The numbering of Java SE version has modified gradually, and it is a bit confusing. The first versions were numbered 1.0 and 1.1. For marketing purposes they were called "Java 1".
The following version had a number 1.2 and was split into three parts: Standard Edition, Enterprise Edition, Micro Edition. For marketing purposes it was called "Java 2"; the Standard Edition, Enterprise Edition, and Micro Edition were called "J2SE", "J2EE", "J2ME".
Let's focus on the Standard Edition only. The following versions 1.3, 1.4, and 1.5 had rather confusing marketing names "J2SE 1.3", "J2SE 1.4", and "J2SE 5.0".
The versions 1.6 and 1.7 were called reasonably "Java SE 6" and "Java SE 7".
Summary: To avoid confusion, it is better to use the numbers from 1.0 to 1.7. This is also how the versions are called within the Java source code.
Java 1.0 was published in 1996. It was the core of the programming language; it allowed creating a simple application or a web applet. This version was very slow, because the algorithms for sufficiently quick memory management were not developed yet. (At that time, Java has gained an image of a slow language, although this was not true for the following versions.)
Java 1.1 supported inner classes. Database tools, remote method invocation, beans, and introspection were added. Microsoft added Java support to MS Internet Explorer, but violated the licence agreement. (The remote object invocation methods were removed, and new methods specific for MS Windows were added instead. Which means that the programmers who would use any of these methods in their programs, would lock themselves to the MS Windows operating system, despite the "write one, run everywhere" Java slogan.) After a lawsuit, Microsoft removed Java from their web browser completely.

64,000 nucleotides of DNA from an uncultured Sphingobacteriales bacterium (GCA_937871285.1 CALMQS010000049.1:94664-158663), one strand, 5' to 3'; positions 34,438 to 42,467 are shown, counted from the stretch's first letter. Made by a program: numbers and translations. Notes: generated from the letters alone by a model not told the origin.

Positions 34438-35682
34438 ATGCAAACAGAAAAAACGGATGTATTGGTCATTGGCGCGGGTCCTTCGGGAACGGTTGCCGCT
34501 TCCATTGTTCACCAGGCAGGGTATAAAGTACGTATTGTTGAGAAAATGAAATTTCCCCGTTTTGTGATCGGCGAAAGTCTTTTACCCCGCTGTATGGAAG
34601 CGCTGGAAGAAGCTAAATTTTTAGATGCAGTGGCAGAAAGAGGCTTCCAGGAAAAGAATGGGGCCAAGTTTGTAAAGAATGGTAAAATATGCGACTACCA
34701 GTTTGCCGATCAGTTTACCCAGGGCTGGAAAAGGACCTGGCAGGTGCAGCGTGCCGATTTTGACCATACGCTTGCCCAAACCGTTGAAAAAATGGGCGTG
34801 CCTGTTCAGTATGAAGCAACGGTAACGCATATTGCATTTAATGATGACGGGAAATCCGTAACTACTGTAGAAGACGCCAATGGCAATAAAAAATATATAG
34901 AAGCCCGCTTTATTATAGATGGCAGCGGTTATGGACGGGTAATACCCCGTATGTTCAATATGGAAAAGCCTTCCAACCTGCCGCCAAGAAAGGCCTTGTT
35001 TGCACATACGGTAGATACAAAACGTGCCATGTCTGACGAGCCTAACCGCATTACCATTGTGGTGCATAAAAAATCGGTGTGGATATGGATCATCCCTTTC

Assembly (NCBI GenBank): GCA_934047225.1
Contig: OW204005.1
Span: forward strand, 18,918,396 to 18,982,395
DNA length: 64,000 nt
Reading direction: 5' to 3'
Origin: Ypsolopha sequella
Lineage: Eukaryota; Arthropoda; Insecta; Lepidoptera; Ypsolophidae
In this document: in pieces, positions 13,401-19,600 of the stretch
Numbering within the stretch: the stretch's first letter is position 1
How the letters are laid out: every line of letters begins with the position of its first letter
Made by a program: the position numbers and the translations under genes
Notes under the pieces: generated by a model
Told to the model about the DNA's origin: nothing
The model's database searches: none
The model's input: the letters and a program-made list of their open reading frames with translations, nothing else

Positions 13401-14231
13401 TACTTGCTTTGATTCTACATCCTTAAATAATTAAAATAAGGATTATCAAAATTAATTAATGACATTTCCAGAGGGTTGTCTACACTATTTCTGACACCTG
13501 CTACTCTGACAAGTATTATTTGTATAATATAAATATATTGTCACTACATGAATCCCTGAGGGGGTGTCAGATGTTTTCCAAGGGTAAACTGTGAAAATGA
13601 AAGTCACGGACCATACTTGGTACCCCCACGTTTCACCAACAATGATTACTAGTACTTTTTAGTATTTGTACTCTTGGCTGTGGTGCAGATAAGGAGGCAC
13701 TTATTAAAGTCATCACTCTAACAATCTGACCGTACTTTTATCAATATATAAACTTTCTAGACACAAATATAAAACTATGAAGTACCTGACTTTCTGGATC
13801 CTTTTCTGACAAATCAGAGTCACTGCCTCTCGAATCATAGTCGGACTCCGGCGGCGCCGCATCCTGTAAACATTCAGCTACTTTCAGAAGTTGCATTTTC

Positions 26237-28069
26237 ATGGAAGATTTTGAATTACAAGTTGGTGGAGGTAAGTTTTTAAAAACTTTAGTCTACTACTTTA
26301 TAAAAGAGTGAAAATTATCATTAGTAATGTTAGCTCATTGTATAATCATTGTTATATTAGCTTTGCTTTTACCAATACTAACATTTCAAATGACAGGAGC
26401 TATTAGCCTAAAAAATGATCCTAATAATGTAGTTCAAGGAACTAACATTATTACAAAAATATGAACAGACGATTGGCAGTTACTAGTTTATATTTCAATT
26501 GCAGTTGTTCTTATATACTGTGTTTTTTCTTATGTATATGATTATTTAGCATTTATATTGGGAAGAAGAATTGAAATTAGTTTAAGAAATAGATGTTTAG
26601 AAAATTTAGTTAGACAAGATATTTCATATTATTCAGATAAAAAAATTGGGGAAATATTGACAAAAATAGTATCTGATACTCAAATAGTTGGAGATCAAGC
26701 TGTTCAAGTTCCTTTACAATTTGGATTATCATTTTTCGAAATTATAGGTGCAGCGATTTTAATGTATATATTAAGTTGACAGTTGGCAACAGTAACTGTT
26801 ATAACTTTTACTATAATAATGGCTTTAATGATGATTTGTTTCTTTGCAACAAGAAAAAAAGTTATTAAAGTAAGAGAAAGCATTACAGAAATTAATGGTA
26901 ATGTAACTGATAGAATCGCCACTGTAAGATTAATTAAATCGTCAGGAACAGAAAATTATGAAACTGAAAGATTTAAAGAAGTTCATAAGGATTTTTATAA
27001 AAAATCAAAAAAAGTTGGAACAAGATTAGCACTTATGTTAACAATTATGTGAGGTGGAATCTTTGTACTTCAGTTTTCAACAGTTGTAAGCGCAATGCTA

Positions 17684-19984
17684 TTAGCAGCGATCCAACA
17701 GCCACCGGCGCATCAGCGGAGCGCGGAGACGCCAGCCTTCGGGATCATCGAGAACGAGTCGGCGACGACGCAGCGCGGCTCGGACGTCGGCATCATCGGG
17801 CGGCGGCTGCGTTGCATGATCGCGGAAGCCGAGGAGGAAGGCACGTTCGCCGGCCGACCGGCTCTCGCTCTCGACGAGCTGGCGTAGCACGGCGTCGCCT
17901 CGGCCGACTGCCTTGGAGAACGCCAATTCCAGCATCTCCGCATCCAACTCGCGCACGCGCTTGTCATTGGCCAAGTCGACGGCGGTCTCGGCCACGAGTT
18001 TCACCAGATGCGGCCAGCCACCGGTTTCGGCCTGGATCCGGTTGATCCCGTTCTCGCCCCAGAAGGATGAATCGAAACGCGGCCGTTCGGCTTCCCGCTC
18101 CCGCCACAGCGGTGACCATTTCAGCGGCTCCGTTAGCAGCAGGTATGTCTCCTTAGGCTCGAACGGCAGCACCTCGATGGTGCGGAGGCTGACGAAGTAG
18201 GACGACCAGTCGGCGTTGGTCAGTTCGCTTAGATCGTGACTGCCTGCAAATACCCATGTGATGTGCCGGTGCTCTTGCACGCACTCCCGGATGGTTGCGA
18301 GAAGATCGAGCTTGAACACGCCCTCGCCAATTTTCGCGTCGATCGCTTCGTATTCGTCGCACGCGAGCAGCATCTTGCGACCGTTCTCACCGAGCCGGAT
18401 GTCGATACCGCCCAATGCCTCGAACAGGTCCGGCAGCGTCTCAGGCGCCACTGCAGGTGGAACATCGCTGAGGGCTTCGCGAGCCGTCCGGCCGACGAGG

Java 1.2 was split to Java Standard Edition (simply: the Java for desktop applications and web applets), Java Enterprise Edition (Java SE plus web application tools), and Java Micro Edition (simplified Java with mobile tools); further here only the Java SE is described. Graphical user interface Swing, collections, and "strictfp" keyword were added. Since the MSIE web browser did not support Java by default anymore, Sun created web browser plugin and their own just-in-time compiler.
Java 1.3 included some more libraries.
Java 1.4 included regular expressions, logging, XML and XSLT, "assert" keyword, and other improvements.
Java 1.5 introduced a few major changes. In the language syntax generic types, annotations, enumerated types, a new iterator-based "for" cycle syntax, and static import were added. The primitive types are automatically converted to objects and vice versa (autoboxing, autounboxing). A concurrent programming library was added.
Java 1.6 introduced scripting languages support, web services, JDBC, et cetera.
When creating a generic instance, it is not necessary to specify the parameter types explicitly, as they can be inferred from the variable type.
List<String> strings = new ArrayList<>();
A new variant of the "try" keyword, called "try with resources" can take as parameters a few variables containing "AutoCloseable" objects, and safely close there objects under many circumstances (no exception, caught exception, uncaught exception, object intialization failed). This simplifies code containing many objects which need to be closed, such as database resources.
int i = 0b00001010;
It is possible to use underscore signs to separate digits in large numbers, integer or decimal.
int MILLION = 1_000_000;